This is a problem for a species of “riders“, mammals whose breastmilk composition requires them to carry their baby with them for frequent feedings, unlike “parkers” whose offspring can be left for long stretches while their mother hunts or forages (or goes to the bathroom by herself for crying out loud!) If a baby cannot cling to it’s unlikely to survive, most rider mothers cannot afford the extra energy (literally in the form of calories) to carry their infant and it would certainly slow her down in the face of danger. Even if the mother did everything in her power to carry and protect her baby, the odds are against their survival and so that babies trait, the trait for not being able to cling on, wouldn’t get passed on. Unless of course, the mother was clever enough to make a technological adaptation for easier carrying… (you see where I am going here). Continue reading
Online communities can bridge nationalities and culture. They have their own lexicons, taboos, and beliefs. There are many online communities focused on babywearing, High End Babywearing is one that values carriers for their utility, as objects (even art), and for their monetary value. Carriers as investment pieces. Carriers as status symbols within their closed community. This interview was originally posted in Iowa City Babywearer’s blog, August 20th, 2015. Republished with permission of Kelsey Sandeno.
Today I interviewed Kelsey Sandeno about the world of High-End Babywearing. We discussed the distinctions between High End (HE), Highly Sought After (HSA), and Hard-To-Find (HTF) carriers, as well as some of the jargon found in High-End Babywearing communities. Continue reading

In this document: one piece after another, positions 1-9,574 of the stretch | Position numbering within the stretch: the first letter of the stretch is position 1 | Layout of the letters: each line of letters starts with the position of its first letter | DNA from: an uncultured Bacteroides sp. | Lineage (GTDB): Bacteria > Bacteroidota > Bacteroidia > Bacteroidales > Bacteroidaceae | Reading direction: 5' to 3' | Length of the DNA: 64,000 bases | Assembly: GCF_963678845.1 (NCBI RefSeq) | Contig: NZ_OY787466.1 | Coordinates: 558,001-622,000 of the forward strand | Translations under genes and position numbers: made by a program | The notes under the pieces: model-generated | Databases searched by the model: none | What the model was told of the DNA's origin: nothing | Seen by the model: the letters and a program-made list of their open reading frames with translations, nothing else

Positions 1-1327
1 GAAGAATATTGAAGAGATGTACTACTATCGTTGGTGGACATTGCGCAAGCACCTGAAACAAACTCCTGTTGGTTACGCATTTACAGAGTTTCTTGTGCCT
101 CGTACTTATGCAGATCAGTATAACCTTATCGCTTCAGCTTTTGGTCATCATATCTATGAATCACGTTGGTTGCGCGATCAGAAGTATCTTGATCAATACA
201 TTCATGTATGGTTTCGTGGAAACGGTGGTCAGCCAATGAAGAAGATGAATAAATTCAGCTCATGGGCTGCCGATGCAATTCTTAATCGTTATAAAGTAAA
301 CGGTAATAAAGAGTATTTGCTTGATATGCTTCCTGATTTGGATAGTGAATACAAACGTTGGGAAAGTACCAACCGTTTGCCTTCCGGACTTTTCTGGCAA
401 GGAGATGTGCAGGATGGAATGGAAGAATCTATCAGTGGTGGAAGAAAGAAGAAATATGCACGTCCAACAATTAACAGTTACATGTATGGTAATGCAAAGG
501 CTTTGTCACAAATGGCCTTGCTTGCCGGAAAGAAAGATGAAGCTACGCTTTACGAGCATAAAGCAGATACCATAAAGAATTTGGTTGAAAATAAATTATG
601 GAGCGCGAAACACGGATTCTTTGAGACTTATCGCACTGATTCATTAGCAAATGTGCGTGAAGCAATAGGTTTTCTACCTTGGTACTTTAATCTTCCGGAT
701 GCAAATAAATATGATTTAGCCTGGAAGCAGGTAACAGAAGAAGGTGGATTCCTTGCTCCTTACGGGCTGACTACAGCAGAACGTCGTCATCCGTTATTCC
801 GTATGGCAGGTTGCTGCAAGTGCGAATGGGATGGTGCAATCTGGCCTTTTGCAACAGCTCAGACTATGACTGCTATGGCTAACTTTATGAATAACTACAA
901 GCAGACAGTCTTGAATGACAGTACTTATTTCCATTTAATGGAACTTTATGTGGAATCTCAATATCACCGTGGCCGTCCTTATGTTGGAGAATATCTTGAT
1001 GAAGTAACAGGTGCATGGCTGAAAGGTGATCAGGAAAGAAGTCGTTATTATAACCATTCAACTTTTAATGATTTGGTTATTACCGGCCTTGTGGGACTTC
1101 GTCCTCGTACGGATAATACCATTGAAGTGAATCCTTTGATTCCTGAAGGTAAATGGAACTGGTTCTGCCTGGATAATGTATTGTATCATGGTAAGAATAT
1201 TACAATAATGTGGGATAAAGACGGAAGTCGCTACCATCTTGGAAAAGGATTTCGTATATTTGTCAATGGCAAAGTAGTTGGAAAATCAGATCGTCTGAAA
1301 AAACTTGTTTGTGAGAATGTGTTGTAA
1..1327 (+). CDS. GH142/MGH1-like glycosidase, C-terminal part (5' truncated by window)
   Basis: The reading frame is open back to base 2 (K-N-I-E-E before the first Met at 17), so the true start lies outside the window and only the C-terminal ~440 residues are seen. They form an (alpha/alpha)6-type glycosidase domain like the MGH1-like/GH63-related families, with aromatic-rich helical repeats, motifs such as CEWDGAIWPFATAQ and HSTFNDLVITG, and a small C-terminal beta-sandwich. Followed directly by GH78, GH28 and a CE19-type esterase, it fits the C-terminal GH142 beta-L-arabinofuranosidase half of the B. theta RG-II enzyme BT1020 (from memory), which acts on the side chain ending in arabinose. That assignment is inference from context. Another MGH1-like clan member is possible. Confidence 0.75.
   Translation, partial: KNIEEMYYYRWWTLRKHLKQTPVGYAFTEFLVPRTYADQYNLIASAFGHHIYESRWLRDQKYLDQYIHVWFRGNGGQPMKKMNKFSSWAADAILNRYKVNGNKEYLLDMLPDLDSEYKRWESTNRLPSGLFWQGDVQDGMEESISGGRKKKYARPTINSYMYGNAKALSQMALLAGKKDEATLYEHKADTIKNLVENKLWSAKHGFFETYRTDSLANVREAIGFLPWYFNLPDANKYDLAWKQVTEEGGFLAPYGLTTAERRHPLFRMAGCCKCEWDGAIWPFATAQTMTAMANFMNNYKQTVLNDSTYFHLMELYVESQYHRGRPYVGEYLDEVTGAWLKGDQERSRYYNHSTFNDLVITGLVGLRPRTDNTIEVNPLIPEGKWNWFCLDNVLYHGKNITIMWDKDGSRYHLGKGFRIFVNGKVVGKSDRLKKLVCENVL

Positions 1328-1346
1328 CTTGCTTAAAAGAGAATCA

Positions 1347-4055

The use of infant carriers wasn’t a novel concept in North America in the 20th century but it had a stigma of poverty or transience attached to their use in the West since the European Middle Ages. The post-war (WWII) Baby Boom seems to be the impetus for changing attitudes about infant carriers over the following half-century. Patents for infant carrying devices were filed in quick succession after WWII ended. Even though traditional infant carriers were known of and in use, North American parents wanted innovated forms made of new materials for their modern lifestyles. Yet even then, many people were suspicious of use infant carriers and the implications for the relationship between parent and child.
Humans, like the other Great Apes, are physiologically riders; breast milk composition is not suited to parking infants for long periods between feeding (Ross). For this reason among many others, our species has had to carry our babies with us wherever we go. Unfortunately, humans find carrying infants more difficult than our evolutionary cousins for three reasons: lack non-grasping feet and body hair, physically helpless infants and, most importantly for this post, the relative size of our infants.
Non-human apes in the taxonomic family Hominidae (literally means “Great Ape” and makes me think of Charlotte’s Web’s “Some Pig” but I digress) have smaller, more precocious babies than humans. Adult gorillas, for example, are significantly larger than adult humans, yet their newborns are about half the size of human newborns. Chimpanzees, which are our closest extant evolutionary relative and have a similar adult body weight to us, give birth to newborns that are around 3% of their adult size, while humans have newborns that are around 6% of adult size (DeSilva). At what point since our common ancestor with chimpanzees, did hominins start having bigger babies? Continue reading